Aside from a system-wide problem with customer access at times, the healthcare.gov website functioned relatively smoothly as open enrollment began on Saturday.
For half a billion dollars, you might expect a little more. After all, if Amazon or Expedia experienced problems like this, they’d probably go out of business.
But in the US government, the managers will probably be promoted.
Things were not running as smoothly across the country in state exchanges. The Washington state Obamacare exchange was forced to shut down when it began calculating subsidies incorrectly. They want to open it again today, but aren’t sure the software fix will be ready.
In Louisiana, customers couldn’t log in to their accounts until after one.
Three USA Today employees tried creating accounts at healthcare.gov with varying degrees of success:
Brokers at the Health Insurance Store of Louisiana in Baton Rouge weren’t able to do that until early afternoon. Owner Will Chapman says none of the 10 agents or their clients could log into accounts until about 1 p.m. CT Saturday.
“We’d go in with an e-mail account, set up an account, verify it and create a password, but when go back to actually log in with that information, it says your password is invalid,” says Chapman.
After a lengthy wait on hold for the call center around midday, Chapman says, they were told the problem was systemwide.
“The vast majority of users are having a smooth experience during the first day of Open Enrollment on HealthCare.gov as they fill out applications, browse and enroll in plans,” HHS spokesman Aaron Albright said in an e-mailed statement. “We expect to experience the normal issues that any other complicated technology project does upon launch and have seen a small number so far.”
Albright said the department “will continue to work every day to make the consumer experience simpler and easier.”
Three USA TODAY staff members created accounts in Virginia on Saturday morning. One of the three was blocked from logging in, just as the agents in Louisiana experienced, After a five-minute wait on hold, a call center employee unlocked the account but warned it couldn’t be logged into for another two hours.
After 2½ hours, attempts to log into the account again failed, so the password was reset again — to no avail.
After a USA TODAY reporter’s third call to the call center after password changes failed to make log in possible, the woman answering the phone said she needed to send the case to “an advanced resolution specialist” who would call back “within five to seven business days.”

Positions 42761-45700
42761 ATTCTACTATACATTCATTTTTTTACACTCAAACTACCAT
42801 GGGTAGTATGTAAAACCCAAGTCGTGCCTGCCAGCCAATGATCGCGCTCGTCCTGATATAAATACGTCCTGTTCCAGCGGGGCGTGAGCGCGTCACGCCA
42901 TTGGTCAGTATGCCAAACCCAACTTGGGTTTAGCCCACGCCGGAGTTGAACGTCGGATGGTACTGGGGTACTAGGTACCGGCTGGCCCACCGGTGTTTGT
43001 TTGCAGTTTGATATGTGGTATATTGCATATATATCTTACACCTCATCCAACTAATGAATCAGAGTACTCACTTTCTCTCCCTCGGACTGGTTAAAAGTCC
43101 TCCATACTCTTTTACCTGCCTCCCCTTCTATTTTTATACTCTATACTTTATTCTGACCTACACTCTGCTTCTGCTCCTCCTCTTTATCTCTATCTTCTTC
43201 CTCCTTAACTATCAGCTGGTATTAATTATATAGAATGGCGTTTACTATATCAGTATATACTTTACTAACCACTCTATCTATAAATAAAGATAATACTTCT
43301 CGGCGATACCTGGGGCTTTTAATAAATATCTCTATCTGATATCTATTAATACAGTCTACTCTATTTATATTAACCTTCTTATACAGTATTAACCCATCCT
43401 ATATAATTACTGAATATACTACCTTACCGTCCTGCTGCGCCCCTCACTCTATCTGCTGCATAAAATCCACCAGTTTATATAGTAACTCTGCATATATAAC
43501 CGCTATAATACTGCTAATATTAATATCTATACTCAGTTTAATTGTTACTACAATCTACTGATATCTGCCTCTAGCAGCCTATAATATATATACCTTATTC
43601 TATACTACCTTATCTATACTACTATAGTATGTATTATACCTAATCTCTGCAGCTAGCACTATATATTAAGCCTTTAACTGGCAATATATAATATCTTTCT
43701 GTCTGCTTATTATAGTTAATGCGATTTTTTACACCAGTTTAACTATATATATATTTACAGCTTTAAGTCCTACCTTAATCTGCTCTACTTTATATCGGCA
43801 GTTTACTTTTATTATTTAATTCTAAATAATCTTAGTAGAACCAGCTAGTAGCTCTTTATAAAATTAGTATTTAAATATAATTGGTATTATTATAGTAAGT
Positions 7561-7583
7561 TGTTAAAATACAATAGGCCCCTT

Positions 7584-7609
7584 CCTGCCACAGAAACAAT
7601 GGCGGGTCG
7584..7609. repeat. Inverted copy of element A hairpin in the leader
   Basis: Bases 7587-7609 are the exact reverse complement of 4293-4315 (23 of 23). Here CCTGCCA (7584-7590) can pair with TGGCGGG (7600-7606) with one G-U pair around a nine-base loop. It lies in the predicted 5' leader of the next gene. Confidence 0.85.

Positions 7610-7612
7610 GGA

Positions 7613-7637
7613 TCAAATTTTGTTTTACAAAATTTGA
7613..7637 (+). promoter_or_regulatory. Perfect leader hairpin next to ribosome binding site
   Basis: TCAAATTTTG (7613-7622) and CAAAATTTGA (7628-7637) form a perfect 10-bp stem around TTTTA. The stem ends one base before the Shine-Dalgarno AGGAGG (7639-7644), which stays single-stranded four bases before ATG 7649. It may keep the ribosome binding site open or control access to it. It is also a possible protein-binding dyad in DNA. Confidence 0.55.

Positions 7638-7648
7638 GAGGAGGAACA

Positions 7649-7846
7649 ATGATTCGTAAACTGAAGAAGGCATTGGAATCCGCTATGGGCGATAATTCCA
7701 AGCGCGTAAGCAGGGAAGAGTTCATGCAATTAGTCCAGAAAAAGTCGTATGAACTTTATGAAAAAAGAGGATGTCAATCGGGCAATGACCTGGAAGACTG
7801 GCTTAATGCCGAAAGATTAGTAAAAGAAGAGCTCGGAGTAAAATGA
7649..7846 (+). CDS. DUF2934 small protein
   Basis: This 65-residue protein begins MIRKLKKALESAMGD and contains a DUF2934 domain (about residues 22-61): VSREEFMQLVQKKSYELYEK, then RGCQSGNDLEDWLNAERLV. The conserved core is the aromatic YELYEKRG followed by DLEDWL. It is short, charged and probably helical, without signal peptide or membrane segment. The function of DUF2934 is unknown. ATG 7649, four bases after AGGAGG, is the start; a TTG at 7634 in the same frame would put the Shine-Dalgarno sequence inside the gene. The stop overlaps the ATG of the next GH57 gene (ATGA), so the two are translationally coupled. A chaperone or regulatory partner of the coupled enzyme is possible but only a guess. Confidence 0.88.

In other Obamacare news, one of the HHS’s top technology officers who helped design the flawed website has been subpoenaed to appear before a Senate committee.
Former U.S. Chief Technology Officer Todd Park will be questioned over his role in developing healthcare.gov.
Chairman Lamar Smith (R-Texas) issued the subpoena for the Obama administration’s former top tech advisor, demanding that he testify about his oversight of the ObamaCare website, including its security protocols.
The subpoena comes after Park’s previous refusals to testify and his recent cancellation of a meeting with House lawmakers after it became clear that the briefing would be public, the committee said.
“The Obama administration has failed to provide this committee with information about the security of the ObamaCare website,” Smith said in a statement on Tuesday. “What is the White House trying to hide?”
“The American people deserve to know their personal information on HealthCare.gov is absolutely secure,” he added.
Park was brought in to help repair the website after its notorious launch last year, but has maintained that he did not have detailed knowledge of the site ahead of time.
A staff report issued by the Science Committee on Tuesday, however, asserted that he “communicated regularly” with government officials and contractors involved with the site’s development and co-chaired a steering committee for ObamaCare tech issues.
“Given the emails provided to Congress by [the Department of Health and Human Services], it appears that Mr. Park purposefully and willfully misrepresented his role and responsibilities with the HealthCare.gov website,” the committee claimed in the report.
The subpoena requires Park to appear in an Oversight subcommittee on Nov. 19.
Though the committee claims that Park has refused to appear on five previous occasions, he offered to voluntarily testify just last month.
“[I]f the subcommittee desires additional information, there is no need to resort to subpoenas,” White house counsel Neil Eggleston wrote in the letter, after the committee voted to authorize a subpoena. “Mr. Park will be pleased to testify at a subcommittee hearing in November.”
The subpoena comes weeks after news that a hacker broke into a HealthCare.gov test server in July and inserted software designed to attack other networks. No personal information was stolen and the ObamaCare website did not even seem to be targeted in the attack, officials said after disclosing the attack in September.
Is there anything or anyone associated with Obamacare that’s up front and honest? I’m beginning to feel like Diogenes, wandering around with a lantern looking for an honest man.
I don’t think I’ll find any who had anything to do with Obamacare.